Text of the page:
Find the Best Kitchen Faucet
Thoughtfully chosen faucets add pizzazz to hardworking kitchens. In finishes from shiny chrome to antiqued bronze, faucets sporting either low-arc or gooseneck spouts provide sleek to vintage profiles and patinas that complement new and old-world looks.
Happily, cost doesn't necessarily dictate value, notes a study done by Consumer Reports magazine (consumerreports.org). Researchers tested a variety of faucets and found that most models (except the least expensive) offer tough valves, durable finishes, and lifetime warranties against leaks and stains. The study also found that finishes protected with PVD (physical vapor deposition) are the toughest and most scratch-resistant and that single-lever faucets are the easiest to use, especially when the user's hands are full or dirty.
Kitchen faucets are activated via one or two levers or two X-shape handles or round knobs and are offered in configurations that might include spouts equipped with pullout and pull-down sprays, side sprayers, and soap or lotion dispensers. Some faucets are equipped with sensors that turn water on and off with a touch of a hand.
Installation & Operation
Installation varies, though most faucets are attached through holes cut into the sink. A deck-plate faucet's components are mounted on a single plate; other faucets' components are individually installed in up to five holes. In cases where it's difficult to cut holes in a sink deck, such as apron-style and undermount sinks, wall-mount faucets provide a stylish solution. When replacing a faucet, choose a model compatible with your sink's existing cutouts. Buying a new sink allows you to customize the number of holes to fit your preferred faucet.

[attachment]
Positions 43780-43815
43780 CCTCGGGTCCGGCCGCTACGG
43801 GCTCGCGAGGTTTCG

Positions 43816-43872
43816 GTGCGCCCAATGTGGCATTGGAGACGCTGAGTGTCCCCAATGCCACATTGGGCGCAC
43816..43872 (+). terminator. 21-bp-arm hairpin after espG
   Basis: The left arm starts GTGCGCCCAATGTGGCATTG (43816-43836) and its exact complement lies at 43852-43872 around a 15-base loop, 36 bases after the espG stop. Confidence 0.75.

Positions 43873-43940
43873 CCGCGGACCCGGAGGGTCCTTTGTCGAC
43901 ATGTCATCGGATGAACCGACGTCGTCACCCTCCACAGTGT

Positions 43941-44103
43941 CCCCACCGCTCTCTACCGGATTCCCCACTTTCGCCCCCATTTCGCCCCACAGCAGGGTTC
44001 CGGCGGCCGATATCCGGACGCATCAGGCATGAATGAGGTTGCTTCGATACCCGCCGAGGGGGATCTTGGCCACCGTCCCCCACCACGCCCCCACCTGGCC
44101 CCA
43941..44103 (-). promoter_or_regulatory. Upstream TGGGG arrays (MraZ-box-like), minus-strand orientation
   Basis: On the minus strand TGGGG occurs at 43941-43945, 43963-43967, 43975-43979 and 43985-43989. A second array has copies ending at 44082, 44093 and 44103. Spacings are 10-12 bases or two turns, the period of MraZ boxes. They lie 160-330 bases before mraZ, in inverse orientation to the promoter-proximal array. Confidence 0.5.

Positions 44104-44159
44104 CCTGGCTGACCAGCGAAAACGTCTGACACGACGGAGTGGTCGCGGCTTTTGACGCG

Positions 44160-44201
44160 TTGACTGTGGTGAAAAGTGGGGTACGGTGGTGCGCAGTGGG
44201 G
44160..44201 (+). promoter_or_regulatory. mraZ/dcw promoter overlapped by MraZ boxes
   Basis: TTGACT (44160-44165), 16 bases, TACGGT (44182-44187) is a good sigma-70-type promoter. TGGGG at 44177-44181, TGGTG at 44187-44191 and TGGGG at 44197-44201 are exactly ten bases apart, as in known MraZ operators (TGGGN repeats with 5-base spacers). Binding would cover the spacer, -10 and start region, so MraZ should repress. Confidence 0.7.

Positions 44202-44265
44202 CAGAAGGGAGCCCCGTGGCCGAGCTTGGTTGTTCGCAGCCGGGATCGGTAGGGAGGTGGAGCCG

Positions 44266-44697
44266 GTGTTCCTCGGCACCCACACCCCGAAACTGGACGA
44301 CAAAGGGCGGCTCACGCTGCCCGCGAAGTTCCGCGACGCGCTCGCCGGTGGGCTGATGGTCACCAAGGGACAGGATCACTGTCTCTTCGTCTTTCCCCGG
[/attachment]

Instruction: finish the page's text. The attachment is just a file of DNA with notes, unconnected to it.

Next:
How a faucet operates differs by model and manufacturer. Durable, trouble-free ceramic-disk faucets sport a single handle that controls two ceramic disks that slide over each other to regulate water flow and temperature. Cartridge-style faucets, outfitted with a replaceable cartridge housing a flow mechanism, can be either single- or double-handled. Ball faucets have a single handle that rotates a ball that moves across inlet holes to regulate flow. Old-timey two-handled faucets boast compression systems equipped with washers that open and close as handles are turned.
Forms & Finishes
Once you've determined faucet type, it's time to consider form and finish. Bridge faucets, inspired by Victorian Era designs, connect the spout and handles on a raised bar; gooseneck or high-arc faucets stand tall to clean big pots; standard low-arch or straight-spout faucets work well with smaller sink setups. Check that the faucet is proportionate to your sink's size and that the spout reaches as close to a sink's center as possible. Remember that too-tall gooseneck faucets create unwanted splashes in too-shallow sinks, and low-arc faucets might need to be moved to accommodate cumbersome cooking gear.
No matter the basic design, most faucet types include contemporary, transitional, or classic styles. Select a finish that harmonizes with your decor and your cabinet hardware. Easy-clean, durable chrome and stainless-steel faucets are available with polished, brushed, or matte finishes in every price point. Nickel faucets come in brushed or satin finishes and endure best when treated with a titanium top coat. Traditional brass and bronze faucets come in high-gloss, satin or brushed, and antiqued or oil-rubbed finishes. Polished finishes work well in modern and retro designs; antiqued and oil-rubbed finishes further age-old appeal; and brushed and matte finishes adapt to most any style.
Since kitchen faucets are operated more often than any other piece of kitchen equipment, purchase the best model you can afford. Visit a kitchen showroom or home center to try out different types of faucets. Manipulate levers, handles, side sprays, and pull-down and pullout models to see which faucet best complements the way you work.